The large-scale blackout that affected Japan's northernmost prefecture of Hokkaido after the Sept. 6 earthquake could happen in other areas, experts related to Japan's electric power grid warn.
Due to the earthquake, which measured a maximum 7 on the Japanese 7-point seismic intensity scale in some areas, all of Hokkaido Electric Power Co.'s (Hokuden) thermoelectric power plants were put on emergency hold, plunging all 2.95 million households on the island into darkness.
However, the possibility cannot be overlooked of the entire grid carried by one of Japan's other major power suppliers also going down in a large temblor. While the blackout this time was caused by multiple factors, as long as preventative measures are not seriously considered, the same trouble could occur on other power grids, particularly those handling relatively small power demand, experts say.
According to the Federation of Electric Power Companies, the case with Hokuden is the first large blackout to hit the entire power grid of a major power company since Japan's network was divided into the current 10-company system after the war. In the aftermath of the Great East Japan Earthquake in March 2011, power was lost to a total of 8.7 million households on Tohoku Electric Power Co. and Tokyo Electric Power Co. (TEPCO) grids in northeastern and eastern Japan, but it did not lead to a complete outage in one region controlled by a single provider.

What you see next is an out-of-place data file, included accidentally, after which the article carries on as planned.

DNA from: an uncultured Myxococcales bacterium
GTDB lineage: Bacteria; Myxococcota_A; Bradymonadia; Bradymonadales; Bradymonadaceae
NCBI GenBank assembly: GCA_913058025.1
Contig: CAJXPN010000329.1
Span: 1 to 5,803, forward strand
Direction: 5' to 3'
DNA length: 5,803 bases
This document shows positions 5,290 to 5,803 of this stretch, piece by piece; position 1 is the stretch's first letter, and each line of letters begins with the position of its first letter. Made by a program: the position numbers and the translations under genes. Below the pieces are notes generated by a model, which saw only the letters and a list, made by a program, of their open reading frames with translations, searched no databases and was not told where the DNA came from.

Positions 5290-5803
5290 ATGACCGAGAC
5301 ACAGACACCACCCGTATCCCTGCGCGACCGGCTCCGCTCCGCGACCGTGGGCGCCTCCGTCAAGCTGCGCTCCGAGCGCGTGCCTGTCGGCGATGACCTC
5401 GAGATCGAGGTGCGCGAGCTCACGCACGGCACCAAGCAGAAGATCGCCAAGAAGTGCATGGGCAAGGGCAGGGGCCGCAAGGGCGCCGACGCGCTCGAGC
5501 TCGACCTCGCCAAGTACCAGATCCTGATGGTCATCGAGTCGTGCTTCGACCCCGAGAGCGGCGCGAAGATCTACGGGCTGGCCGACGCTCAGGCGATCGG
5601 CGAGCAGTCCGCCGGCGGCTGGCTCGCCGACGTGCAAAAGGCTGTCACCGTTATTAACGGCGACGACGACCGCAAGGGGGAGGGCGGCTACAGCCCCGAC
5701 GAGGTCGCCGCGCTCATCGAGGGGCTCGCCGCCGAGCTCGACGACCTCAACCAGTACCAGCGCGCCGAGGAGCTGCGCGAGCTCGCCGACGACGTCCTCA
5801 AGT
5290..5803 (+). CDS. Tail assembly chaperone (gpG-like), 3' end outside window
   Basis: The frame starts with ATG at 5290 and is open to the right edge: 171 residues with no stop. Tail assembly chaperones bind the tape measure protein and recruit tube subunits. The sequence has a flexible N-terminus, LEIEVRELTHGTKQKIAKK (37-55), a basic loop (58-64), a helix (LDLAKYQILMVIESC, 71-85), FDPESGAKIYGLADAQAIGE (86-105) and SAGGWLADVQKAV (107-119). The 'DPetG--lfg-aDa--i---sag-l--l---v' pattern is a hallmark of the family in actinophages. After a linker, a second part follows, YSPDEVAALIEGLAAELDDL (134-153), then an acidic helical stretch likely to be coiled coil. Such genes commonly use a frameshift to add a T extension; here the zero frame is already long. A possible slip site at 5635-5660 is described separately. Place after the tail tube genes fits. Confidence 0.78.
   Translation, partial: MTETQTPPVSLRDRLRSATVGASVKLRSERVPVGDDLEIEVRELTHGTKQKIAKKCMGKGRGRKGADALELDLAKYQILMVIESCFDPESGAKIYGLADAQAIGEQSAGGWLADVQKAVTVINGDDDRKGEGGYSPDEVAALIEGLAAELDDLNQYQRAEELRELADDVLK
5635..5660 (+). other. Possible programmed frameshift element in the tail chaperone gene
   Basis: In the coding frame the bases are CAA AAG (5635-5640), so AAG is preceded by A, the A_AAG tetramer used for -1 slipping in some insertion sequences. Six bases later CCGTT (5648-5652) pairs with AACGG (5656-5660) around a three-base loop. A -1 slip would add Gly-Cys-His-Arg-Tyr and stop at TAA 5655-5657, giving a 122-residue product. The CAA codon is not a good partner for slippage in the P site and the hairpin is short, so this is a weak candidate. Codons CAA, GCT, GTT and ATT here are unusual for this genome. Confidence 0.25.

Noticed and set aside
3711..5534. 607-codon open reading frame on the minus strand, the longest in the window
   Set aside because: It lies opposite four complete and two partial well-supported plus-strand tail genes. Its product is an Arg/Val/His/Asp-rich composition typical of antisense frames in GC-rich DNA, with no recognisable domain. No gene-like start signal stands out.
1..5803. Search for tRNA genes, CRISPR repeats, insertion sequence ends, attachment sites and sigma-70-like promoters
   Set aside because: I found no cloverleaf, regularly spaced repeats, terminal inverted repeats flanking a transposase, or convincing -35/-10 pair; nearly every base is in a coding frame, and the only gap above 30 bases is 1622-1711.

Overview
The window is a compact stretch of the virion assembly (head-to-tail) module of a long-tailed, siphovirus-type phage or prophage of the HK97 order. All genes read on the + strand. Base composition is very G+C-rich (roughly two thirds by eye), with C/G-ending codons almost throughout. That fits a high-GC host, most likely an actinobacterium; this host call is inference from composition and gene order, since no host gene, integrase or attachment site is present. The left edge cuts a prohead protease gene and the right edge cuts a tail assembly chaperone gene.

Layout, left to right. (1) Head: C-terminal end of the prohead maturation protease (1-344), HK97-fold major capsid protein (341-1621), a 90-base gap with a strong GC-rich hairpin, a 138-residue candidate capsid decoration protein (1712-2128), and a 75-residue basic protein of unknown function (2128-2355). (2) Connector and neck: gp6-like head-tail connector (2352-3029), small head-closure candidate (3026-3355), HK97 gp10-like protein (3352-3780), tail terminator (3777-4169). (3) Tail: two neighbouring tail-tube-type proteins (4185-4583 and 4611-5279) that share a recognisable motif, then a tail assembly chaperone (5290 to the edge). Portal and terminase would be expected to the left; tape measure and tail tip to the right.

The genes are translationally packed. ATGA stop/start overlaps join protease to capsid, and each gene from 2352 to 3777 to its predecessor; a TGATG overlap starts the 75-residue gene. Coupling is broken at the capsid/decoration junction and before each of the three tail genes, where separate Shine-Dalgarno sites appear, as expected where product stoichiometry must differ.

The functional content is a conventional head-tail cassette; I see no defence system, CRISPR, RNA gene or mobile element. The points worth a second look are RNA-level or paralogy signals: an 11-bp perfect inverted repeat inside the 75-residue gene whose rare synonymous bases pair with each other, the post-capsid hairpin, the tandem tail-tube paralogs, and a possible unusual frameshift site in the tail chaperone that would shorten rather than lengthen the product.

According to Hokuden, the power demand for the prefecture was at 3.1 million kilowatts when the earthquake struck. Of the power stations on the island, the Tomato-Atsuma thermal power station, which has an output of 1.65 million kilowatts, was handling the most demand. When it automatically shut down due to the temblor, the balance of output and demand was disrupted, and all the other thermal power stations on the grid went down as well.
The reason for this disruption is thought to be that even during peak demand on Sept. 5, Hokkaido residents and businesses were only using 3.8 million kilowatts of electricity. Even if one of the power stations on TEPCO's grid, which also handles a maximum of 1.65 million kilowatts of demand, were to automatically shut down in an emergency, it would not affect the relatively larger grid -- which handles a peak demand over 50 million kilowatts -- and it would not lead to a large-scale power outage.
On the other hand, for Hokuriku Electric Power Co. in central Japan and Shikoku Electric Power Co. in southern Japan, and other regional companies that handle a peak demand in the range of 4 million or 5 million kilowatts, losing a power station like Hokuden that was providing 1.65 million kilowatts could cause a similar burden on the grid and runs a high risk of leading to a large-scale blackout.
(Japanese original by Masahiro Kawaguchi, Business News Department)